The fifth chapter describes the efforts of communities in the anthracite region to attract new industry to replace anthracite, with mixed success. The authors focus on relatively successful efforts by the cities of Scranton, Wilkes-Barre, and Hazleton. All three cities solicited contributions from private citizens — including working-class people — to develop new plant sites and subsidize relocation of employers. The state government, through its Pennsylvania Industrial Development Authority (PIDA), also helped attract new industry, but according to the state’s own evaluation, PIDA funds tended to go to counties that were already well-developed. Pennsylvania Power & Light, the region’s electric utility, also helped recruit new industry, and kept records which the authors exploit for this book. It is unclear how effective these redevelopment efforts were. On the positive side, PP&L records show that incoming firms receiving assistance were larger and survived longer than incoming firms not receiving assistance. On the negative side, most incoming firms paid low wages and some left as soon as their tax breaks expired. Working-class people interviewed by the authors expressed resentment at the sacrifices they were asked to make to attract these firms. In any case, the anthracite region “bottomed out” in employment in 1960. Employment since then has grown, mostly in services. Employment in manufacturing, the target sector of these early redevelopment efforts, has ironically continued to decline.
The sixth chapter, based mostly on interviews, chronicles the responses of mineworkers who lost their jobs when anthracite collapsed in the late 1940s and 1950s, and of their wives. Individuals’ stories are told with sympathy and sensitivity. Some former mineworkers found jobs outside the region, mostly in New Jersey and the Philadelphia area, and eventually moved their families (the authors call them “migrants”). Some former mineworkers commuted weekly to jobs outside the region, at least for a while (“commuters”). And some stayed in the anthracite region (“persisters”). Of the three groups, migrants eventually enjoyed the highest standard of living. Commuters endured grueling travel or weekly separation from their families, and many eventually moved their families closer to their jobs or found work closer to home. Persisters fared the worst economically, often suffering long-term unemployment, but kept their old social ties intact. Among all groups, wives generally continued to work, although non-mining jobs in the region did not pay well. As might be expected, mineworkers who were disabled — for example, by black lung disease — or who were eligible for retirement had little incentive to move, and most chose to be persisters.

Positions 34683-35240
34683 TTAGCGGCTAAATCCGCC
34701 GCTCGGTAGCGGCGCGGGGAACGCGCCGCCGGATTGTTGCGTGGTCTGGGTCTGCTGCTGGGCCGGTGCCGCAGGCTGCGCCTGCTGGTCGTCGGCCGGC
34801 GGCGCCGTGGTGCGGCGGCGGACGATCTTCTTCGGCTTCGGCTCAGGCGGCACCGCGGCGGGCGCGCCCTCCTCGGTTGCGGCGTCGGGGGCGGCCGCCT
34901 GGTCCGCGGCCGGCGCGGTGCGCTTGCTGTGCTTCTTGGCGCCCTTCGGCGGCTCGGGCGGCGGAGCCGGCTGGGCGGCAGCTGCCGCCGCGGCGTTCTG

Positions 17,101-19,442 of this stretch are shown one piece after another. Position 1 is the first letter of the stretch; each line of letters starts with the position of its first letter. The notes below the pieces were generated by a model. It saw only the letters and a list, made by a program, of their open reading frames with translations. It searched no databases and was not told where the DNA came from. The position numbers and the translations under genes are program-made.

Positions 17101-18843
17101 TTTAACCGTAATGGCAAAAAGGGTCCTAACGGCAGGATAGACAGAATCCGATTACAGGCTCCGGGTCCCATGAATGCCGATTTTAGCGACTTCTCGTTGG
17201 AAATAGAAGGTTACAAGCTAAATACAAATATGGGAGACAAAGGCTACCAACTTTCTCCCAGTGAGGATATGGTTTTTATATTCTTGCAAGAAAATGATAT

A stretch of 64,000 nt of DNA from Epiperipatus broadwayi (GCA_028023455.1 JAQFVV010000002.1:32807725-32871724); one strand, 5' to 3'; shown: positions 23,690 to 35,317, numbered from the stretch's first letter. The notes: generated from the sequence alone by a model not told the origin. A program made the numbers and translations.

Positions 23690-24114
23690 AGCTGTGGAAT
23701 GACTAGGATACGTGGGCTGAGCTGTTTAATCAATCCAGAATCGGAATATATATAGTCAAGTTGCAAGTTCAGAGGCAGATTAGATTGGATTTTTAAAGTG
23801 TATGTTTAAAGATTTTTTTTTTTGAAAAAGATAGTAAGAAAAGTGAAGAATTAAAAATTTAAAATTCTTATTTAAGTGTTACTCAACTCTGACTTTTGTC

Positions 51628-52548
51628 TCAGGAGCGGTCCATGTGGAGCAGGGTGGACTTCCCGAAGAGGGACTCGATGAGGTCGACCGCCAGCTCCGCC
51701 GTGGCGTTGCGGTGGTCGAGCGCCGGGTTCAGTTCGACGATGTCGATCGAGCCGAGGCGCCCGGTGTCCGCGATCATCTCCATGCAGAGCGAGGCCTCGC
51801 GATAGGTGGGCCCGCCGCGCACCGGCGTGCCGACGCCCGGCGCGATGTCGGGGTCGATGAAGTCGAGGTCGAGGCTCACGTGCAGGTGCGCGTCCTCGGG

The seventh and most optimistic chapter describes the lives of children of mineworkers who lost their jobs in the late 1940s and 1950s. This chapter is based mostly on interviews and a mail survey of high school graduates from the Panther Valley section. On average, these children fared much better economically than their parents. With the encouragement of their parents, nearly all of these children completed high school and a substantial number went on to college or nursing school. Although their parents could offer only limited financial support for higher education, a substantial number of children served in the military and thereafter enjoyed support from the GI Bill. After finishing their education, again with the encouragement of their parents, many children left the anthracite region permanently for opportunities elsewhere. It is noteworthy that the most mobile and successful members of the younger generation were those with post-high school education.
The final chapter summarizes the current condition of the anthracite region. In a number of respects, the region still bears the scars of the coal industry. Abandoned coal mines remain as eyesores and environmental hazards. Declining population has left empty houses, boarded-up storefronts, and even abandoned towns. Landfills and prisons have appeared throughout the region, welcomed by communities desperate for employment. The picture is not pretty. Nevertheless, unemployment has receded in recent decades as younger workers have left the region and older workers have retired.